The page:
Written by Digital Social Innovation
Digital Social Innovation in the European Parliament
14th November 2016
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Frank Kresin is Research Director at Waag Society.
On Tuesday, November 8th, DSI4EU hosted a roundtable on Digital Social Innovation in the European Parliament in Brussels. It was hosted by MEP Marietje Schaake (Alliance of Liberals and Democrats for Europe), one of the founders of the Digital Agenda Intergroup. The event brought together a number of Digital Social Innovation front-runners to discuss its current shape, future forms and potential impact on society.
The roundtable was kicked off by five speakers with elaborate knowledge in this field. Geoff Mulgan (NESTA) stressed the necessity for governments and funding bodies of thinking of innovation in social terms. Marleen Stikker (Waag Society) connected DSI to addressing societal challenges in which citizens, and civil society play a dominant role. This was seconded by policy officer Fabrizio Sestini (DG Connect), who also reminded us that the dominant social platforms are all non-European, and need localized alternatives. Josef Prusa (Prusa Printers) discussed how the Maker Movement succeeds in turning citizens into makers of their own products and future. Finally, Antonella Passani (T6 Ecosystems) explained how the impact of DSI should be measured and valued on its social and sustainable impact.
Then, a first draft of a DSI Manifesto was presented for discussion. The manifesto called attention to five important principles for policy makers that will help DSI to grow and scale:
1. Ensure that funding for digital innovation - whether at EU, national, regional or city level - includes streams specifically targeted at DSI.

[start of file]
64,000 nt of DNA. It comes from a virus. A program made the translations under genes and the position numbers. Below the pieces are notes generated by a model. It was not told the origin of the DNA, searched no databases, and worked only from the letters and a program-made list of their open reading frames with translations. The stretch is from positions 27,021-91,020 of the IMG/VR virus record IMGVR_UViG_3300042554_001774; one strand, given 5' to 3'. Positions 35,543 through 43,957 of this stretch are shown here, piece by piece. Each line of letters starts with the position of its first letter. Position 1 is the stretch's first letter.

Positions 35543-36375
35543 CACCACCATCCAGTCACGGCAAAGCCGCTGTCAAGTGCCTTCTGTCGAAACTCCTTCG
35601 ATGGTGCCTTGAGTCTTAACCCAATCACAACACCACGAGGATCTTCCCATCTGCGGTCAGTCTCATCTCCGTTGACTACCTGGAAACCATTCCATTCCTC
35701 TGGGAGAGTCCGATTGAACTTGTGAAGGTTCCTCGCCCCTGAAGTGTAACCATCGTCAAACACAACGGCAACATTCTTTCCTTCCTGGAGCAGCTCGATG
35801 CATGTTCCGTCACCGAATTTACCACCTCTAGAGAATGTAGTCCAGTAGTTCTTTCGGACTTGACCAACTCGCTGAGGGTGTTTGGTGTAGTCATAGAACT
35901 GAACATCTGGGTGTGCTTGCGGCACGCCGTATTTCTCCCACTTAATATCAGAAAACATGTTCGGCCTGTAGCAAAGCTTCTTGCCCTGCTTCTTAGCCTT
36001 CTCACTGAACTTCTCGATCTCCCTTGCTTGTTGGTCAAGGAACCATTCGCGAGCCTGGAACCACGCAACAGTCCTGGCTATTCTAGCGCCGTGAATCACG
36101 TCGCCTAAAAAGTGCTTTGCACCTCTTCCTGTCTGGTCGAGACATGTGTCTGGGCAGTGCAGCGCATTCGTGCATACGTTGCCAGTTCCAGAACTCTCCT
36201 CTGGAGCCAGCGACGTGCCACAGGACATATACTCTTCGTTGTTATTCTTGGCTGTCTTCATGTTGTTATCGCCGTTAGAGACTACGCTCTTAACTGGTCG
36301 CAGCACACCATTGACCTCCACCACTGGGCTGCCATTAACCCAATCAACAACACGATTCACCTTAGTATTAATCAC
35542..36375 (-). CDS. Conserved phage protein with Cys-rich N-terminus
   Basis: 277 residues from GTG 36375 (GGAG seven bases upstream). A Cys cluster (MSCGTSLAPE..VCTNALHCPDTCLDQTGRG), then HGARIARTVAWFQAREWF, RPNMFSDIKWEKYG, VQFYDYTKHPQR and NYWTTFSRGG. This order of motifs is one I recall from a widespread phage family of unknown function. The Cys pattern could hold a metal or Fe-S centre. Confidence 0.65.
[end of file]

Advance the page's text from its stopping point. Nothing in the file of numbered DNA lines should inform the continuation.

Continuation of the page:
2. Promote testbeds that demonstrate the long-term potential of DSI, for example in healthcare, housing, energy, bringing together significant groups of households, entrepreneurs and social innovators, and public officials to align regulation, law, technology and user needs.
3. Promote a broad base of digital skills amongst schoolchildren, adults, NGOs and other community organisations, to enable them to use data and create digital products.
4. Accelerate projects to integrate digital tools into every aspect of democracy, from campaigns and proposals to policy design, spending and scrutiny - and encourage leadership from municipalities, parliaments, political parties, whether through funding, advocacy or convening.
5. Promote laws and programmes that make data and digital platforms open as the default, and build into national and EU funding streams requirements that use and reuse of existing open source tech is considered as a default.
The preliminary manifesto will be elaborated in an open process during the coming months and presented at the Digital Social Innovation Fair in Rome, 1-3 February 2017.